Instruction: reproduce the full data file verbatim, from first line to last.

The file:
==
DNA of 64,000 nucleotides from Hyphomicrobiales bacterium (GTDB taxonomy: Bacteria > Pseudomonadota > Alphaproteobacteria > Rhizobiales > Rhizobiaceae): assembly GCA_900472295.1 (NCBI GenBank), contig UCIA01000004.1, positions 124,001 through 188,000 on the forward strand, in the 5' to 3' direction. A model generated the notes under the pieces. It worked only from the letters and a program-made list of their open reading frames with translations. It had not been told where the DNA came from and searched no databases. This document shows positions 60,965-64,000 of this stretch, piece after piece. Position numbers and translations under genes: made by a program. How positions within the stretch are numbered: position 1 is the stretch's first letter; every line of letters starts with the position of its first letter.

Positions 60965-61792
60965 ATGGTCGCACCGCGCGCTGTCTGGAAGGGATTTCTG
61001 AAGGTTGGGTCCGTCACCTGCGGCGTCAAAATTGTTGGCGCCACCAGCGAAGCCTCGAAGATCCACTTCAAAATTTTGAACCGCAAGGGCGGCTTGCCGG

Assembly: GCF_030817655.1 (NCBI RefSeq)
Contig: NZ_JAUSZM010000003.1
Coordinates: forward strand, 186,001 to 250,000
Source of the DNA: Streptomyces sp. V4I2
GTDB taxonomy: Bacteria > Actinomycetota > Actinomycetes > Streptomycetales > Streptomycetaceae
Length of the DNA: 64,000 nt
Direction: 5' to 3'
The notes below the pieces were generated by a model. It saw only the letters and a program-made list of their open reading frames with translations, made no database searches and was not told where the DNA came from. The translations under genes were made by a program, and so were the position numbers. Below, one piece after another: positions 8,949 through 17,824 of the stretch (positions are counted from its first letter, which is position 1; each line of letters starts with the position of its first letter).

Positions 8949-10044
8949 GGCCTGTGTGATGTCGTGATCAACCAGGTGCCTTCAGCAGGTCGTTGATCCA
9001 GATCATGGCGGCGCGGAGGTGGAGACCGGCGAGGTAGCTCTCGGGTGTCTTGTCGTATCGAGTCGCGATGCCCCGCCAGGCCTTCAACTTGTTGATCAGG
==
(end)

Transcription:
DNA of 64,000 nucleotides from Hyphomicrobiales bacterium (GTDB taxonomy: Bacteria > Pseudomonadota > Alphaproteobacteria > Rhizobiales > Rhizobiaceae): assembly GCA_900472295.1 (NCBI GenBank), contig UCIA01000004.1, positions 124,001 through 188,000 on the forward strand, in the 5' to 3' direction. A model generated the notes under the pieces. It worked only from the letters and a program-made list of their open reading frames with translations. It had not been told where the DNA came from and searched no databases. This document shows positions 60,965-64,000 of this stretch, piece after piece. Position numbers and translations under genes: made by a program. How positions within the stretch are numbered: position 1 is the stretch's first letter; every line of letters starts with the position of its first letter.

Positions 60965-61792
60965 ATGGTCGCACCGCGCGCTGTCTGGAAGGGATTTCTG
61001 AAGGTTGGGTCCGTCACCTGCGGCGTCAAAATTGTTGGCGCCACCAGCGAAGCCTCGAAGATCCACTTCAAAATTTTGAACCGCAAGGGCGGCTTGCCGG

Assembly: GCF_030817655.1 (NCBI RefSeq)
Contig: NZ_JAUSZM010000003.1
Coordinates: forward strand, 186,001 to 250,000
Source of the DNA: Streptomyces sp. V4I2
GTDB taxonomy: Bacteria > Actinomycetota > Actinomycetes > Streptomycetales > Streptomycetaceae
Length of the DNA: 64,000 nt
Direction: 5' to 3'
The notes below the pieces were generated by a model. It saw only the letters and a program-made list of their open reading frames with translations, made no database searches and was not told where the DNA came from. The translations under genes were made by a program, and so were the position numbers. Below, one piece after another: positions 8,949 through 17,824 of the stretch (positions are counted from its first letter, which is position 1; each line of letters starts with the position of its first letter).

Positions 8949-10044
8949 GGCCTGTGTGATGTCGTGATCAACCAGGTGCCTTCAGCAGGTCGTTGATCCA
9001 GATCATGGCGGCGCGGAGGTGGAGACCGGCGAGGTAGCTCTCGGGTGTCTTGTCGTATCGAGTCGCGATGCCCCGCCAGGCCTTCAACTTGTTGATCAGG